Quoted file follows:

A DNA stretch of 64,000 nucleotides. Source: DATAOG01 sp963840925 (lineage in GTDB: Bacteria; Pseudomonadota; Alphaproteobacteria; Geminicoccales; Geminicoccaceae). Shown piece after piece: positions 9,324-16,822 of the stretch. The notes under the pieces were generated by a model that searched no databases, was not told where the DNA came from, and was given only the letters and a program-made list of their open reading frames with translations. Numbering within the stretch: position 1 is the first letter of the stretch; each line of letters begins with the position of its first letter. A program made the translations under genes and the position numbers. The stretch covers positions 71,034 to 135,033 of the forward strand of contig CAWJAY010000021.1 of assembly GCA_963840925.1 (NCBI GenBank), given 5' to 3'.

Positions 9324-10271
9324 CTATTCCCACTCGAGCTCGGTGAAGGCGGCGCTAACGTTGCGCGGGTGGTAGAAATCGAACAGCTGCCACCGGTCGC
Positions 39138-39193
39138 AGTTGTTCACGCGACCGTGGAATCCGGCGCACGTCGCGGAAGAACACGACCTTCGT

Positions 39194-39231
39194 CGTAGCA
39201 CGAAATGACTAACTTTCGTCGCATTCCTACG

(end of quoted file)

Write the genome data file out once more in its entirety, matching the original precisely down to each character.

A DNA stretch of 64,000 nucleotides. Source: DATAOG01 sp963840925 (lineage in GTDB: Bacteria; Pseudomonadota; Alphaproteobacteria; Geminicoccales; Geminicoccaceae). Shown piece after piece: positions 9,324-16,822 of the stretch. The notes under the pieces were generated by a model that searched no databases, was not told where the DNA came from, and was given only the letters and a program-made list of their open reading frames with translations. Numbering within the stretch: position 1 is the first letter of the stretch; each line of letters begins with the position of its first letter. A program made the translations under genes and the position numbers. The stretch covers positions 71,034 to 135,033 of the forward strand of contig CAWJAY010000021.1 of assembly GCA_963840925.1 (NCBI GenBank), given 5' to 3'.

Positions 9324-10271
9324 CTATTCCCACTCGAGCTCGGTGAAGGCGGCGCTAACGTTGCGCGGGTGGTAGAAATCGAACAGCTGCCACCGGTCGC
Positions 39138-39193
39138 AGTTGTTCACGCGACCGTGGAATCCGGCGCACGTCGCGGAAGAACACGACCTTCGT

Positions 39194-39231
39194 CGTAGCA
39201 CGAAATGACTAACTTTCGTCGCATTCCTACG